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Hypertension is the term used to describe high blood pressure. Blood pressure measurements are the result of the force of the blood produced by the heart and the size and condition of the arteries.
Blood pressure readings are measured in millimeters of mercury (mmHg) and usually given as two numbers. For example, 120 over 80 (written as 120/80 mmHg).
Either or both of these numbers may be too high.
What causes hypertension?
Blood pressure measurements are the result of the force of the blood produced by the heart and the size and condition of the arteries.
There are two types of high blood pressure:
1. Primary (essential) hypertension
In 90 to 95 percent of high blood pressure cases in adults, there's no identifiable cause. This type of high blood pressure, called essential hypertension or primary hypertension, tends to develop gradually over many years.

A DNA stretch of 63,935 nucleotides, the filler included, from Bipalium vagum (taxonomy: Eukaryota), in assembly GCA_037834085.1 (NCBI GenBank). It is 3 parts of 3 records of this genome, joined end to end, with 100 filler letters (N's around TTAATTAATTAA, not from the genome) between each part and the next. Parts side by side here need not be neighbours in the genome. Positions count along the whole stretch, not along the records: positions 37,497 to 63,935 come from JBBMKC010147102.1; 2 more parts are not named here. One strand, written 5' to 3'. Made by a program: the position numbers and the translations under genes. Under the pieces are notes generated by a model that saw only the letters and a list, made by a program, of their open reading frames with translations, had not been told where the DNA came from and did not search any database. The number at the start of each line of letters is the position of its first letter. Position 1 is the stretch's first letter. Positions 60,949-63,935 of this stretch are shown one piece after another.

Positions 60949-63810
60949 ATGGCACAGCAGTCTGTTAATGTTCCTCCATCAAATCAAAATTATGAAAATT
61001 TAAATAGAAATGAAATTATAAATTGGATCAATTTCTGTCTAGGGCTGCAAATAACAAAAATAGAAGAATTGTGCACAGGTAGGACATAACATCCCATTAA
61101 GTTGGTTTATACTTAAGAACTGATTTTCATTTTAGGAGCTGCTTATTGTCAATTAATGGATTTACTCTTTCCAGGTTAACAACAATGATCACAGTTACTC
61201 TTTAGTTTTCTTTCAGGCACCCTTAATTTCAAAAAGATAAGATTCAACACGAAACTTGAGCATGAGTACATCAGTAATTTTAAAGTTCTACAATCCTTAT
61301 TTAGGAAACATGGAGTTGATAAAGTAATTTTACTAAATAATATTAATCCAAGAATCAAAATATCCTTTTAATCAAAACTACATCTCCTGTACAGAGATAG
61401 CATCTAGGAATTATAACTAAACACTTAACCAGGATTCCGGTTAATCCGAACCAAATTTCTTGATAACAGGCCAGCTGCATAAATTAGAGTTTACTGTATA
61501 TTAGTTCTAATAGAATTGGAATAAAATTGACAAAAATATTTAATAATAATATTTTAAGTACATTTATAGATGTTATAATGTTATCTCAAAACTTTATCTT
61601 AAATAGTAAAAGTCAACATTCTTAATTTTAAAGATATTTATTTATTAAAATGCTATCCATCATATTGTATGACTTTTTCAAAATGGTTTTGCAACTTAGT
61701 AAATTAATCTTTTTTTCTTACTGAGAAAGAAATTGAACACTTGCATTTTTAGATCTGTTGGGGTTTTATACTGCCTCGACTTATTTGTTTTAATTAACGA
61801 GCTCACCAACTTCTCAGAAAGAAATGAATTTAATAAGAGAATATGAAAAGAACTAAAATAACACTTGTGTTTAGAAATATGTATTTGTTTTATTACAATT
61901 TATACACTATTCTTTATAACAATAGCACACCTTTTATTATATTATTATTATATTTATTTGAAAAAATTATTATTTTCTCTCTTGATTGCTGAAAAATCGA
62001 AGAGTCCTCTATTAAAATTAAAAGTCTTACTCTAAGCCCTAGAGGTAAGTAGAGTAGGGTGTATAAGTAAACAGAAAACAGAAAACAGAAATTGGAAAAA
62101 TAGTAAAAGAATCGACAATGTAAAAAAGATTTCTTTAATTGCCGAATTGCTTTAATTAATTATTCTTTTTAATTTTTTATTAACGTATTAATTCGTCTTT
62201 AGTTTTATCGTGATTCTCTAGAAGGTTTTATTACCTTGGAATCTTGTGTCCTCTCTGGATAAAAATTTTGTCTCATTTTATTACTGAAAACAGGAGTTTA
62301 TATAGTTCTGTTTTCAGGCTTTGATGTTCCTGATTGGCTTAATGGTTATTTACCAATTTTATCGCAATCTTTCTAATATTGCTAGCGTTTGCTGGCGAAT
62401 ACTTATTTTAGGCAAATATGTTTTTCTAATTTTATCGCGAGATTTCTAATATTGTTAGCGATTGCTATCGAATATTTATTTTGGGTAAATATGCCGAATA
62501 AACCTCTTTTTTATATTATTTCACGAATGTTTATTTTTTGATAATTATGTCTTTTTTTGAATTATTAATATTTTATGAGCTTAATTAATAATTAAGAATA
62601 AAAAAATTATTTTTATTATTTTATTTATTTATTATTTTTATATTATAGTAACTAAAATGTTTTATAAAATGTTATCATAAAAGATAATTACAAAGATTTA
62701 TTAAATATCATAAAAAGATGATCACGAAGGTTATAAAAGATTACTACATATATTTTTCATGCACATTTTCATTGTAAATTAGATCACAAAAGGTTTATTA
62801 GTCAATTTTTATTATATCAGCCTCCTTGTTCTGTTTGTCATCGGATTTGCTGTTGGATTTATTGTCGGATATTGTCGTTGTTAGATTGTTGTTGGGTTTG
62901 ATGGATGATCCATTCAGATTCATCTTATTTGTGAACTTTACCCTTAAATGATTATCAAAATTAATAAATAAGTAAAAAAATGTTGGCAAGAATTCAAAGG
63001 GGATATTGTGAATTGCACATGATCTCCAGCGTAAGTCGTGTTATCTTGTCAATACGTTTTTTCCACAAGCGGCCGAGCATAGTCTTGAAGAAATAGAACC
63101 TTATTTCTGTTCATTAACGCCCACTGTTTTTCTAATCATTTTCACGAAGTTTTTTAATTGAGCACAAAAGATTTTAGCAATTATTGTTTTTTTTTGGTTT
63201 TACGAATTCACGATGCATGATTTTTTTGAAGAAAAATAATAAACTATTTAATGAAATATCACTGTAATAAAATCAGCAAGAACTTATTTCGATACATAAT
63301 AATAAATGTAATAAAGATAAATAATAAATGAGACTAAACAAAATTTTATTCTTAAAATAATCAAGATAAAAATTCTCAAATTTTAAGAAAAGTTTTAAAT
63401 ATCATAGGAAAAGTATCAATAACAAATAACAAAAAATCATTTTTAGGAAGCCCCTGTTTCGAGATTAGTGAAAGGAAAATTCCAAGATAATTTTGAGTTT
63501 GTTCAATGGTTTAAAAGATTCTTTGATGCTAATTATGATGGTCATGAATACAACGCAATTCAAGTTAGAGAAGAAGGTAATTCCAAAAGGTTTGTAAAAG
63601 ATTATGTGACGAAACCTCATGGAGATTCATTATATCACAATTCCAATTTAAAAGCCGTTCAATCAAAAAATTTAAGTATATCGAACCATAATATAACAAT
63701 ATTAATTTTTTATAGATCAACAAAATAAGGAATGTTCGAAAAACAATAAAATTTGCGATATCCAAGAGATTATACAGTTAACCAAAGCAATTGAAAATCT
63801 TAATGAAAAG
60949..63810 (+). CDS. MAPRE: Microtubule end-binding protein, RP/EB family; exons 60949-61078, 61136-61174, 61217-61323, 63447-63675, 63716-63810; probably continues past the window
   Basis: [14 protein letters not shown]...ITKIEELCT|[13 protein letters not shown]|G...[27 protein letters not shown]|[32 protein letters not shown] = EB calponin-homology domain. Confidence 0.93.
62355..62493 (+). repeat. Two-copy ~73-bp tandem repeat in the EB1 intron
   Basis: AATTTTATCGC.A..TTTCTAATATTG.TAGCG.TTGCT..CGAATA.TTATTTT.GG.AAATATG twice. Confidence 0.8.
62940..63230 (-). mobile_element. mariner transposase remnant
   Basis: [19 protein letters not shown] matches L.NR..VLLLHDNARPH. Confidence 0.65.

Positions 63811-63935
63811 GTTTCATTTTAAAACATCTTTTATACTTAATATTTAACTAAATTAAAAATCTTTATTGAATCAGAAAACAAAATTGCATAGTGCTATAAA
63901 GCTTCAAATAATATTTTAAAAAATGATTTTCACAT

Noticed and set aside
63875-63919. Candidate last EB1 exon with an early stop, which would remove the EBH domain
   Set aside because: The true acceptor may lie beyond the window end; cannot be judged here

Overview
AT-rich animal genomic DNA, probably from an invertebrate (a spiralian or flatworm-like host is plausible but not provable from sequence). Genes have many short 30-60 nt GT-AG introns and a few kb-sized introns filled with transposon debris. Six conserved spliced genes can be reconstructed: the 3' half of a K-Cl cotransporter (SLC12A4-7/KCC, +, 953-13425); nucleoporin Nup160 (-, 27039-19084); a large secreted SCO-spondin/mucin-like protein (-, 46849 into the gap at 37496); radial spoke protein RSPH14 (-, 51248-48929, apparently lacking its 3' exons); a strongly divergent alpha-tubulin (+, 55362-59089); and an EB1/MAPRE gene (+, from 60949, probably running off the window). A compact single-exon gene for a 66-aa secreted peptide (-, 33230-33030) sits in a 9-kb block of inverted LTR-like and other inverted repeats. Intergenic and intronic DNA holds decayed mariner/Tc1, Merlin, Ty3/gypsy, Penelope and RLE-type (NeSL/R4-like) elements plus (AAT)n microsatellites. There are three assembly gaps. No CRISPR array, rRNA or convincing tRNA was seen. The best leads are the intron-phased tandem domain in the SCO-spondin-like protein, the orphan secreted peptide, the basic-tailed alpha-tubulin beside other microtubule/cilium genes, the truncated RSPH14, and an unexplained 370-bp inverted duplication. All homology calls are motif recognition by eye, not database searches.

2. Secondary hypertension
The other 5 to 10 percent of high blood pressure cases are caused by an underlying condition. This type of high blood pressure, called secondary hypertension, tends to appear suddenly and cause higher blood pressure than does primary hypertension. Various conditions and medications can lead to secondary hypertension.
Many factors can affect blood pressure, including:
High blood pressure can affect all types of people. You have a higher risk of high blood pressure if you have a family history of the disease. High blood pressure is more common in African Americans than Caucasians. Smoking, obesity, and diabetes are all risk factors for hypertension.
Most of the time, no cause is identified. This is called essential hypertension.
High blood pressure that results from a specific condition, habit, or medication is called secondary hypertension. Too much salt in your diet can lead to high blood pressure. Secondary hypertension may also be due to:
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